Assessment of National Labour Inspectorate
An employer planning on hiring disabled workers ought to ask National Labour Inspectorate (NLI) to asses whether the company has the necessary accommodations. We asked Józef Fiołek, a Senior Labour Inspector and a coordinator for the employment of people with disabilities in Warsaw Labour Inspectorate to elucidate the main aspects of the procedure.
Must the NLI be informed of every disabled worker?
- No. Only those with moderate and severe disability (I or II degree of disability certificate issued by the Disability Assessment Bodies, Social Insurance Institution (ZUS) or Agricultural Social Insurance Institution (KRUS)). Legal basis: Act on vocational and social rehabilitation of the disabled (art. 4 ust. 5, Dz. U. 97.123.776 z późn. zm.): “Workers with moderate and severe disability can be employed on the open labour market providing that the employer receives positive opinion from the National Labour Inspectorate.”
Companies have to report to NLI if they plan on hiring staff. What is the purpose of the additional registration of disabled workers?
- NLI checks whether a given company's facilities have the necessary accommodations. The employer is obliged by law to turn to the NLI for their opinion before he can hire people with disability.
When should it be done?
- It is not stated in the regulations. But it's best to follow Labour Inspectors' advice and to do it as soon as all the preparations are completed and the employment agreement is signed.
What consequences face an employer who employs disabled workers without the NLI's consent?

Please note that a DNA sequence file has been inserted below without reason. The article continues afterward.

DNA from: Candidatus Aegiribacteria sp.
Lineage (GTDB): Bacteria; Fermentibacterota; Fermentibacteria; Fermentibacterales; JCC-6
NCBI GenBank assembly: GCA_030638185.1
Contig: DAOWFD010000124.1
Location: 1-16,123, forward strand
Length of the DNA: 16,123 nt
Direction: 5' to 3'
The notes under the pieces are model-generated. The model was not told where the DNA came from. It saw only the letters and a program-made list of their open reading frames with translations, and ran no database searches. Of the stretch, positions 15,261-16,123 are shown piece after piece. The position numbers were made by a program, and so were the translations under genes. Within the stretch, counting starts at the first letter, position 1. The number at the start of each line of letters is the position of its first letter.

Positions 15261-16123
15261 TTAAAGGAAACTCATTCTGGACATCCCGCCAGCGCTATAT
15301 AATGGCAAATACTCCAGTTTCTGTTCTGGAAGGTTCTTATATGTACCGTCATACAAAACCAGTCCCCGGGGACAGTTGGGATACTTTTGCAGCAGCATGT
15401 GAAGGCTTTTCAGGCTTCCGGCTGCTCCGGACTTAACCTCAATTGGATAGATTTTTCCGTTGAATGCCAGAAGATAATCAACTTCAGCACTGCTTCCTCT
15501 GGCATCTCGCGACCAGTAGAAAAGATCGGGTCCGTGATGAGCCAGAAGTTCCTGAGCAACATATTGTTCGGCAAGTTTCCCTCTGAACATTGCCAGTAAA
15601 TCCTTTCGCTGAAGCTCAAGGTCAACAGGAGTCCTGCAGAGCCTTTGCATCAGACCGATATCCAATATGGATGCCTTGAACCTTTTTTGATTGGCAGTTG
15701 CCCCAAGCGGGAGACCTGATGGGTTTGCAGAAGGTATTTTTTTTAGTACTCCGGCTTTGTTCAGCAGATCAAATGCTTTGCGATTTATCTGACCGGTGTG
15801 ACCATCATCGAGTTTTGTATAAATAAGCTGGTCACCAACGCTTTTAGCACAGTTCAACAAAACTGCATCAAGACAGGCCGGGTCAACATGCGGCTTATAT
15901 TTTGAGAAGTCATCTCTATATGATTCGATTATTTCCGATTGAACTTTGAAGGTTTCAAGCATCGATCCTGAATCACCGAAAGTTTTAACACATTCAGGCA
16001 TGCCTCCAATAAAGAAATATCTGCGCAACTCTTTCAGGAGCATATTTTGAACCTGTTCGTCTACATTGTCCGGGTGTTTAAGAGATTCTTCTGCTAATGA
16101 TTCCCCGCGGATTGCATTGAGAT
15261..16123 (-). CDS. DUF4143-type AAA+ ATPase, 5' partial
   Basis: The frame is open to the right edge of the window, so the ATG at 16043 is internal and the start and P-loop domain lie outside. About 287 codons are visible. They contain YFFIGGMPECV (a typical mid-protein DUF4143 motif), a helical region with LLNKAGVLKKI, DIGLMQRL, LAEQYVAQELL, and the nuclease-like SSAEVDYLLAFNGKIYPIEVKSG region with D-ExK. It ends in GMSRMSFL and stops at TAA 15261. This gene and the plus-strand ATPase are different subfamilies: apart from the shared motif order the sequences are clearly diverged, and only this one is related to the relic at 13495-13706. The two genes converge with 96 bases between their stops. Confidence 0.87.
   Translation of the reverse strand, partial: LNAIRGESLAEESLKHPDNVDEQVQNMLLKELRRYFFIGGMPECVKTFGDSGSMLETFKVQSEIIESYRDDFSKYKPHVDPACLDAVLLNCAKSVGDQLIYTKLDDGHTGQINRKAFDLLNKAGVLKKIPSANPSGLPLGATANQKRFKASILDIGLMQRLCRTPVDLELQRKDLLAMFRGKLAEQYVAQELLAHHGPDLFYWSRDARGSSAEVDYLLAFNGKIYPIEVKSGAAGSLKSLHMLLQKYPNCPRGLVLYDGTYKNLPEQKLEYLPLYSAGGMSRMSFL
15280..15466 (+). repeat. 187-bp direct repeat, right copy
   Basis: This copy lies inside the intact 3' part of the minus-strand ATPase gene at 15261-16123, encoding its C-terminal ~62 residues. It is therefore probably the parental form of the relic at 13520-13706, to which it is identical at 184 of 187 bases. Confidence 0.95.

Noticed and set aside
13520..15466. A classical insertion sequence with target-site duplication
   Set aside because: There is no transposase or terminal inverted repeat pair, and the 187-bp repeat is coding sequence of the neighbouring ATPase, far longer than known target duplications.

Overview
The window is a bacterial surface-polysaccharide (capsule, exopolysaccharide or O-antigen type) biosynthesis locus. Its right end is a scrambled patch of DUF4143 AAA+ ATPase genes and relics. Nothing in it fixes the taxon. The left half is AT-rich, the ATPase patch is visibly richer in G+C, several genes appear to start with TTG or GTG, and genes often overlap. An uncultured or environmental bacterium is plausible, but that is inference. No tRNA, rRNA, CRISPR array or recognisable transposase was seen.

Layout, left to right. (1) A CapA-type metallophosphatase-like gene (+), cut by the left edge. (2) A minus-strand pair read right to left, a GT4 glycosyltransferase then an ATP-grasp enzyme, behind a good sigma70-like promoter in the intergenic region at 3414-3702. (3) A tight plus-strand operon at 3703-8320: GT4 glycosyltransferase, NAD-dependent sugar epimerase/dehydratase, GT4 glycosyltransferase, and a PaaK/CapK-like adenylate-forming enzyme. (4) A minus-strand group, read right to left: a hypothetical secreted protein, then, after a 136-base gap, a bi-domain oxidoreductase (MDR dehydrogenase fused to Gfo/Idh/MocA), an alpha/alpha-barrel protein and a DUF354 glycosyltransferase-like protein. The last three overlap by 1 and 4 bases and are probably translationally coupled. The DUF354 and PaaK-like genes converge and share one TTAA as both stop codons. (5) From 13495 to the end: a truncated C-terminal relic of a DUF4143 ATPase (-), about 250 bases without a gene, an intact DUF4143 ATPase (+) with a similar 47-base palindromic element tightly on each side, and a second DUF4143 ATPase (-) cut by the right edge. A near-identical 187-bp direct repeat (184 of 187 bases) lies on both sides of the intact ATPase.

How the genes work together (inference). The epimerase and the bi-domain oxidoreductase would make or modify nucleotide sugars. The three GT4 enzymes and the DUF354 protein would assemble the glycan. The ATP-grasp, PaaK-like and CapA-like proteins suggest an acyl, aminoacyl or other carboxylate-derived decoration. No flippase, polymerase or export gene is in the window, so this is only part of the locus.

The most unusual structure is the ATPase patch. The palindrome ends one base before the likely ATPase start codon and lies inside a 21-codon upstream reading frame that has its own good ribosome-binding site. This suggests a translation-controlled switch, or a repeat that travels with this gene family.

- Although the law says nothing about any kind of legal or financial repercussions, there is a catch. If, during a routine inspection, NLI Inspectors discover that a company employing workers with moderate or severe disability do not have the proper accommodations they will issue a warrant compelling the employer to introduce necessary adjustments.
Does the act includes all working disabled or only those
- The act is in force since 1st of February 2003 and it certainly includes disabled workers hired after that date. As for the rest, according to the lex retro non agit rule, they do not need to be reported to the NLI, although there is that catch we mentioned earlier.
Where can an employer find advice on how to adapt the working environment to the impaired worker's needs?
- Sadly, there is no single set of regulations that would cover the problem in its entirety so the employer has to search for the information on his own – either in the Health and Safety Regulations or in the building regulations. But the best solution is to turn to the NLI for help – either by visiting one of our centres (for details go to www.pip.gov.pl) or simply by calling us. The advice is free. The employer may also invite the inspectors for a consultation prior to the inspection.
Is the employer informed of the date of the inspection?
- In this particular case yes, since it is the employer who asks for the inspection to be performed.
Are the accommodations for the disabled the only thing that is assessed during the inspection?
- Certainly not. Our inspectors will not turn a blind eye to any irregularities they'll encounter, especially if they pose a threat to the workers' health and safety.
How can one improve the chances of passing the inspection?
- On our website you'll find a complete list of questions that our inspectors are likely to ask and what documents they'll require – the information is not classified. You may even ask our inspectors what they'll be paying special attention to.
What if the inspectors find the accommodations unsatisfactory?
- The employer receives a formal note listing recommended adjustments and is given a specific amount of time to introduce them. Once it's done, the inspectors will evaluate the progress and will give their opinion.
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